What are glycomics and peptidomics?


Glycomics is the study of all glycans, monosaccharides bound through glycosidic linkages, within an organism, tissue, cell, or other material. Each organism has a unique carbohydrate glycome that can vary with tissue type, time, and environmental conditions. Glycans can be free within the sample or bound to protein or lipid scaffolds. Technological breakthroughs utilizing a myriad of techniques now enable the characterization of samples’ glycomes despite their complex nature. There are three primary levels of glycan analysis with increasing specificity; however, combinations and customizations of these levels are possible:

  1. Glycoprofiling identifies the fingerprint of the sample’s glycome.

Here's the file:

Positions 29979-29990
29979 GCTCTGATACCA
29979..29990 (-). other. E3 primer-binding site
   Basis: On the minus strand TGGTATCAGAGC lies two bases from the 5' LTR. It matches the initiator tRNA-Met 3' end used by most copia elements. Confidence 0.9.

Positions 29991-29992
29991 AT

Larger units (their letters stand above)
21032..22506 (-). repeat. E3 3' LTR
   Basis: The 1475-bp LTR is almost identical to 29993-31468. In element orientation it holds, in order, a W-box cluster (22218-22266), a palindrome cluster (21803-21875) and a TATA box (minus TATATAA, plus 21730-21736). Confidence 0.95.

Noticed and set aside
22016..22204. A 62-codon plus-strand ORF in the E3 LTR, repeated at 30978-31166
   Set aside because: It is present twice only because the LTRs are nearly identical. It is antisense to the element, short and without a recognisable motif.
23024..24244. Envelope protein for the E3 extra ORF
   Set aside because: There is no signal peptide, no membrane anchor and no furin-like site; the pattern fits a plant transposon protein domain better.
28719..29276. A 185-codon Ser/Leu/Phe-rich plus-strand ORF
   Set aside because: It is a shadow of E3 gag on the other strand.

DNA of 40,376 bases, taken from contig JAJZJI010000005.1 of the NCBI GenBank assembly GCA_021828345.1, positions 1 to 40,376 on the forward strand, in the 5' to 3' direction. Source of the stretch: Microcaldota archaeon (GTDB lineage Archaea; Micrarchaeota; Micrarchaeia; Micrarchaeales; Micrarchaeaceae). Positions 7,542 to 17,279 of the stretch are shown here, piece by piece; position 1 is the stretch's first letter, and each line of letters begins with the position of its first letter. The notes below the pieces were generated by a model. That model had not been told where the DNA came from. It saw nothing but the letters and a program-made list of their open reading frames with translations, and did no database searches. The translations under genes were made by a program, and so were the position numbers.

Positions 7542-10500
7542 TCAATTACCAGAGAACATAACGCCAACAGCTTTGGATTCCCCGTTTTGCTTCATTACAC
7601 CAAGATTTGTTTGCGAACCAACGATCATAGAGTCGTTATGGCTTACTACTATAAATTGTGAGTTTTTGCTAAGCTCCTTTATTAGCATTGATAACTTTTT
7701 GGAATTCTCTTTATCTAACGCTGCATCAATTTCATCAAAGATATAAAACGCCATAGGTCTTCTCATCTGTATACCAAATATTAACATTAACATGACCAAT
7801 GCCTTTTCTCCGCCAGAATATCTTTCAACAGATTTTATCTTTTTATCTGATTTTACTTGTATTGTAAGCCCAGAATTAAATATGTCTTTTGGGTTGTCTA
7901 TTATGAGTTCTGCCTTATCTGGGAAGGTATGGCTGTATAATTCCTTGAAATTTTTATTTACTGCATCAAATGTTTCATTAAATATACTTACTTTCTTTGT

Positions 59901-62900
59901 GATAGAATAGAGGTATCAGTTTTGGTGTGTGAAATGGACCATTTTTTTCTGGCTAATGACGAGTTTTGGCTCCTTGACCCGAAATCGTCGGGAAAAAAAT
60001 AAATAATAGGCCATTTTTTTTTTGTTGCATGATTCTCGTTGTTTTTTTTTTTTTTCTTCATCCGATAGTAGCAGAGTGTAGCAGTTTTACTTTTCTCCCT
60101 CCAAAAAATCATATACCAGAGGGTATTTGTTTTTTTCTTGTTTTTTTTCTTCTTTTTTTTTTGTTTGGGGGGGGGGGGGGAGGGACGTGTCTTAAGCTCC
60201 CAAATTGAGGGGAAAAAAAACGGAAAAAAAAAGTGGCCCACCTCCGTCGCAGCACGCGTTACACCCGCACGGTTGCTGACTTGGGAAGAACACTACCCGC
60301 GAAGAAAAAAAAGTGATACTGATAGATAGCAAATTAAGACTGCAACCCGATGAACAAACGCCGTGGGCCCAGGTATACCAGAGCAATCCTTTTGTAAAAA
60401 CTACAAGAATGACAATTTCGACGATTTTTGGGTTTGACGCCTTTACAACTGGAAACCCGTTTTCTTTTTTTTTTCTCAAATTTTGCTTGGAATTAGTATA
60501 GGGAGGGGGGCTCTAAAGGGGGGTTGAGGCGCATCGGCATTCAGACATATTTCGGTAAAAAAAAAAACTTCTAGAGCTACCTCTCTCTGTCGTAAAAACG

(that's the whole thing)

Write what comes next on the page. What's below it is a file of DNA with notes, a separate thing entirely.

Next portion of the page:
2. Glycan class characterization separates glycans into classes and defines their key features. Class quantification can also be performed.
  3. Detailed structural analysis determines the specific monosaccharide building blocks and linkages of each glycan as well as identifying anomers. These analyses can also include glycan quantification.



Peptidomics is a relatively new and frequently neglected branch of proteomics that is highly relevant to the food industry. Peptides are key compounds in biological systems with diverse functions and are often released during food processing. Peptidomic analysis involves many methods and technologies to accomplish goals such as identifying and quantifying all peptides present in a sample. The peptides’ post-translational modifications can also be determined with peptidomics methods. These processes involve many steps including extraction, fractionation, detection, and bioinformatic data processing to isolate and identify the peptides.